box10.gif (1299 bytes)







U.S. report

Veterans Affairs halts spending on 188 healthcare IT projects

WASHINGTON, D.C. – The Veterans Affairs Department, which runs an extensive system of hospitals and clinics, has suspended work on 188 of 280 health information technology programs.

It’s the second round of program suspensions, re-evaluations, restarts and terminations under the VA’s Program Management Accountability System. The first round started in July 2009 and resulted in the suspension of 45 projects. Currently, only 92 IT projects, or about a third of the total at the VA, are authorized to keep spending funds.

As a result of the new suspensions, the VA anticipates “substantially more” savings in its IT budget this year than the $54 million in savings announced earlier, VA Chief Information Officer Roger Baker said. He did not provide a current estimate of the savings.

The new figures represent an expansion of the VA’s Program Management Accountability System that Baker started with the 45 troubled IT projects. In February, all 280 IT projects in the department were placed under the system.

On Feb. 24, Baker announced a savings of $54 million as a result of terminating 12 failed IT projects of the initial group of 45 suspended projects.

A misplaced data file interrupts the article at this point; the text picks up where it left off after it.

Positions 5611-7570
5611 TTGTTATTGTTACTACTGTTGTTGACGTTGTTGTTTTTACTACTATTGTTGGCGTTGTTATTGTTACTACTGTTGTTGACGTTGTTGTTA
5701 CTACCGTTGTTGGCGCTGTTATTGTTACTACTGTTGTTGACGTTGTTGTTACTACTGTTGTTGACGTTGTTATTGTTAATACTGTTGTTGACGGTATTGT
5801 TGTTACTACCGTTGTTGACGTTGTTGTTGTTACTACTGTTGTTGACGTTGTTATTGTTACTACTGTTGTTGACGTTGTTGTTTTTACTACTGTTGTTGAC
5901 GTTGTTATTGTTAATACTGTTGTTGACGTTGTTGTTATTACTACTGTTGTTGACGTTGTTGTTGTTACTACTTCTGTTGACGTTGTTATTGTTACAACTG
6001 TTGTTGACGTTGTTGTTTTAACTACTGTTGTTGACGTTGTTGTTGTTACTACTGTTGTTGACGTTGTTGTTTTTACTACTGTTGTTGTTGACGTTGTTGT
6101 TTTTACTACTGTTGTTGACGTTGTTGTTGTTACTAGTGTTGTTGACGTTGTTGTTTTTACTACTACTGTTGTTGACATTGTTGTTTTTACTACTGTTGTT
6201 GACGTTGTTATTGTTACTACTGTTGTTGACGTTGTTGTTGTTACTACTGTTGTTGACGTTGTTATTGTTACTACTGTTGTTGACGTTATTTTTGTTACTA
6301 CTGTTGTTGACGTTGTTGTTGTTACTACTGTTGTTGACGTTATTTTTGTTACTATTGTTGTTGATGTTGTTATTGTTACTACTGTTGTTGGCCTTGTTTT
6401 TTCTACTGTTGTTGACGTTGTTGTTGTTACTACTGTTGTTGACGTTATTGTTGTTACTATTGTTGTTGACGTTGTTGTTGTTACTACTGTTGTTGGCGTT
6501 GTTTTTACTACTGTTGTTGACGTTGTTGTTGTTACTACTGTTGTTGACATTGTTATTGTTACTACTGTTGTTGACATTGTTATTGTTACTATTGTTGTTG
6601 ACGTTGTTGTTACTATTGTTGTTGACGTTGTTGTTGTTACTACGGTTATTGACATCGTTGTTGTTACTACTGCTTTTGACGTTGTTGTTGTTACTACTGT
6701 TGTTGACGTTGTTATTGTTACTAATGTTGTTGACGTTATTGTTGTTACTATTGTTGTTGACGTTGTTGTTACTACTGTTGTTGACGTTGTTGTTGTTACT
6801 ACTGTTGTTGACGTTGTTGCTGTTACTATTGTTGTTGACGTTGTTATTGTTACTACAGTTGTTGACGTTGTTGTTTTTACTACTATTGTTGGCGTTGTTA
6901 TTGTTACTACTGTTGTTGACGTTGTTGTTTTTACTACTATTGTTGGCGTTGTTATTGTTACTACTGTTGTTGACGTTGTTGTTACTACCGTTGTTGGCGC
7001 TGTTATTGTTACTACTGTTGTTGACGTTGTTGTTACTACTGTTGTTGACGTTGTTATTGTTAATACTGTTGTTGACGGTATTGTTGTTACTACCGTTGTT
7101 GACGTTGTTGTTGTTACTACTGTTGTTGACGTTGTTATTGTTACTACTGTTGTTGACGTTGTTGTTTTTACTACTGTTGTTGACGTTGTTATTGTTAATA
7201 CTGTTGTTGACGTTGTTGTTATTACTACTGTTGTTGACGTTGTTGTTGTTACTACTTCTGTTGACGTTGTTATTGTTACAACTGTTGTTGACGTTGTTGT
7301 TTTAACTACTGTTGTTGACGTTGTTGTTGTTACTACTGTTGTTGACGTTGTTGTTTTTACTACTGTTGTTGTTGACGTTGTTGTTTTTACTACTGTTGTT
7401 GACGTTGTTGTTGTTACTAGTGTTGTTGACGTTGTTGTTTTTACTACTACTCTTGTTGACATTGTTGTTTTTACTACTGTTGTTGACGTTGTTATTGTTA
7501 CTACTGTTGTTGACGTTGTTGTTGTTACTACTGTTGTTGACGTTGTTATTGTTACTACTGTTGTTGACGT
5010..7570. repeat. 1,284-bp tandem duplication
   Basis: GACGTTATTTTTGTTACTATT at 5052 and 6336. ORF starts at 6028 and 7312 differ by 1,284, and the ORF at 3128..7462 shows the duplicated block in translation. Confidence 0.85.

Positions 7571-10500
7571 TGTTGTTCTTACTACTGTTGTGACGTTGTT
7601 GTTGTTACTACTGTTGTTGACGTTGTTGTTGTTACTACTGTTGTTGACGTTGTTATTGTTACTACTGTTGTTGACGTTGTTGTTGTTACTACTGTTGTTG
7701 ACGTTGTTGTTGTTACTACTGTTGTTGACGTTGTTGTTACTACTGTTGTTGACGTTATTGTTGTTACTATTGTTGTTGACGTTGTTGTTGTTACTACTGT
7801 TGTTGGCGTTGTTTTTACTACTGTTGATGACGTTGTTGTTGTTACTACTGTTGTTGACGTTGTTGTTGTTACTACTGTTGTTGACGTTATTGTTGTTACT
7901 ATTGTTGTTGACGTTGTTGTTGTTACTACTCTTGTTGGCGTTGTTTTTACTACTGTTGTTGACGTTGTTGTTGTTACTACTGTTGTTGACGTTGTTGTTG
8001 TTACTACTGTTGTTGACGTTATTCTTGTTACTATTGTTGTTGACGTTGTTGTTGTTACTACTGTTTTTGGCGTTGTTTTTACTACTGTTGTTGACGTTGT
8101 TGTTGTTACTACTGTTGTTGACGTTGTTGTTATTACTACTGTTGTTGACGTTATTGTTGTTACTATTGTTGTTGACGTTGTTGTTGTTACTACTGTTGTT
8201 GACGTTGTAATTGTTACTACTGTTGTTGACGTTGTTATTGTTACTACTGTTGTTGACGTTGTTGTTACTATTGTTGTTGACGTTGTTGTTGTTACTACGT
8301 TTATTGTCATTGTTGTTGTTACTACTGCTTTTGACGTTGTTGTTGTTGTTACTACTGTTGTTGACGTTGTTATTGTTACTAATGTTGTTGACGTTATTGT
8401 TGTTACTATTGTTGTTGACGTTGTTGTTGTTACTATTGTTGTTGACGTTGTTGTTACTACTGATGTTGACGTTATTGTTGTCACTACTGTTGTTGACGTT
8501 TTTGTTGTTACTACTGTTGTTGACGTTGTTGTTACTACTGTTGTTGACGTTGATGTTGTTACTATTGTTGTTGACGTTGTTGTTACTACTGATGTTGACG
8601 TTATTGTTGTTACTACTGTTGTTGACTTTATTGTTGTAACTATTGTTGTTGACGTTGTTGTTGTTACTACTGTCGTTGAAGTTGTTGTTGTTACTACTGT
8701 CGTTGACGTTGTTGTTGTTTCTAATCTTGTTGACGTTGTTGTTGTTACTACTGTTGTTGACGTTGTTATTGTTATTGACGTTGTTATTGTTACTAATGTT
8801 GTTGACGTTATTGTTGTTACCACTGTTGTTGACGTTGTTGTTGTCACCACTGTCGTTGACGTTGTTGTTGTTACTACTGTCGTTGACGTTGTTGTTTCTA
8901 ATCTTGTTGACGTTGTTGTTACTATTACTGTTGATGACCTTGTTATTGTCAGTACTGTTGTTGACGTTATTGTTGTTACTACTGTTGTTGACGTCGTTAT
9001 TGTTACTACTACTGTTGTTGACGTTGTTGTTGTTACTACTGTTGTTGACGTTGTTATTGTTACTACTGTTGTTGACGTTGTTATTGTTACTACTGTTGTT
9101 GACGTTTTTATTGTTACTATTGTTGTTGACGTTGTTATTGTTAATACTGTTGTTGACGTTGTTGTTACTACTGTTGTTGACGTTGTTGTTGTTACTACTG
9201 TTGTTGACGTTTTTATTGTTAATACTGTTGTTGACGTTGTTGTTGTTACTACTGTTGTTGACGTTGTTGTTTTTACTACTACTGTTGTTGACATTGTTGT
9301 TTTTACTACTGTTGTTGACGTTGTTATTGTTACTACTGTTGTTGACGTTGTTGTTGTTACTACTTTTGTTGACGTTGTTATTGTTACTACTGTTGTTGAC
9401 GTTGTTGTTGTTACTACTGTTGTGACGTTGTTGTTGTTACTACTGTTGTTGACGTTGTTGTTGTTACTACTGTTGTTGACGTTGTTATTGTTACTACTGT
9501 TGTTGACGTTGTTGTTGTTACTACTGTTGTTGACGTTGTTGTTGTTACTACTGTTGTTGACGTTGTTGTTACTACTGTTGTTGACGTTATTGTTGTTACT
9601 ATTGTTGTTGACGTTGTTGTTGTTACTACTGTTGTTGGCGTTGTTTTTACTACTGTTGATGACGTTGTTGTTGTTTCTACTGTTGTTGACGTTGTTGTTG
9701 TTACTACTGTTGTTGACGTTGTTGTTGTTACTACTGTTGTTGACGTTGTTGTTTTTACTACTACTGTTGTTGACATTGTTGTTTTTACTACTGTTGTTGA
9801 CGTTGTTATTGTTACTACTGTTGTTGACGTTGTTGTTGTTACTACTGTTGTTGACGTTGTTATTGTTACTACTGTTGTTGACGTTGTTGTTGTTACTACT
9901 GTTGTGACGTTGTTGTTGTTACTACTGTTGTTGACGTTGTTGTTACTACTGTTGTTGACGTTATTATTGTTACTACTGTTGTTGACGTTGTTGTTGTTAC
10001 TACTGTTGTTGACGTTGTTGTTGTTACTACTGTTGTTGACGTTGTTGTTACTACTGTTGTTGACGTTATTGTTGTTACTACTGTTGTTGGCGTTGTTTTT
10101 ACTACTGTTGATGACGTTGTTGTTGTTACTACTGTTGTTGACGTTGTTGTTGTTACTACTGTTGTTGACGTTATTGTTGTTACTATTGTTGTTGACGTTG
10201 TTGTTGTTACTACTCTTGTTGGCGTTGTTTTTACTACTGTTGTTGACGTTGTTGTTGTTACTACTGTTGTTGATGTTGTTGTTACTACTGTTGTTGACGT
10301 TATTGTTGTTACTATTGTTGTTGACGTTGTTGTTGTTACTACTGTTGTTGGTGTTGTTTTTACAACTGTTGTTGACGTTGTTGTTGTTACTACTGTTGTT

He also said that 32 projects had been restarted and one was still under suspension.

In statements on April 19 and 21, Baker updated the status of all 280 IT projects at the department. As of April 20, 92 IT projects are “active” and able to spend down their budgets, 93 are “in planning,” 53 are “not started,” 21 are “closed,” and 21 are “other,” Baker wrote in an e-mail message.

The 21 projects designated as closed represent projects that have been either terminated or completed.

“It is clear we are not spending a lot of money right now,” Baker said in an interview. “We are being very tight on which projects we are starting to work on.”

The 93 projects listed as “in planning” are undergoing re-evaluations and reconfigurations. Most are likely to be restarted once the re-planning is completed. “We are restarting projects all the time,” Baker said. “I am in no hurry to spend the money until I know it can be spent productively.”

VA officials also previously announced that the department expects to save $37 million this year by stopping work on a portion of the Replacement Scheduling Application Development program. That program represents about two-thirds of the $54 million in previously announced savings. Officials also said the scheduling program might be restarted.

Posted May 6, 2010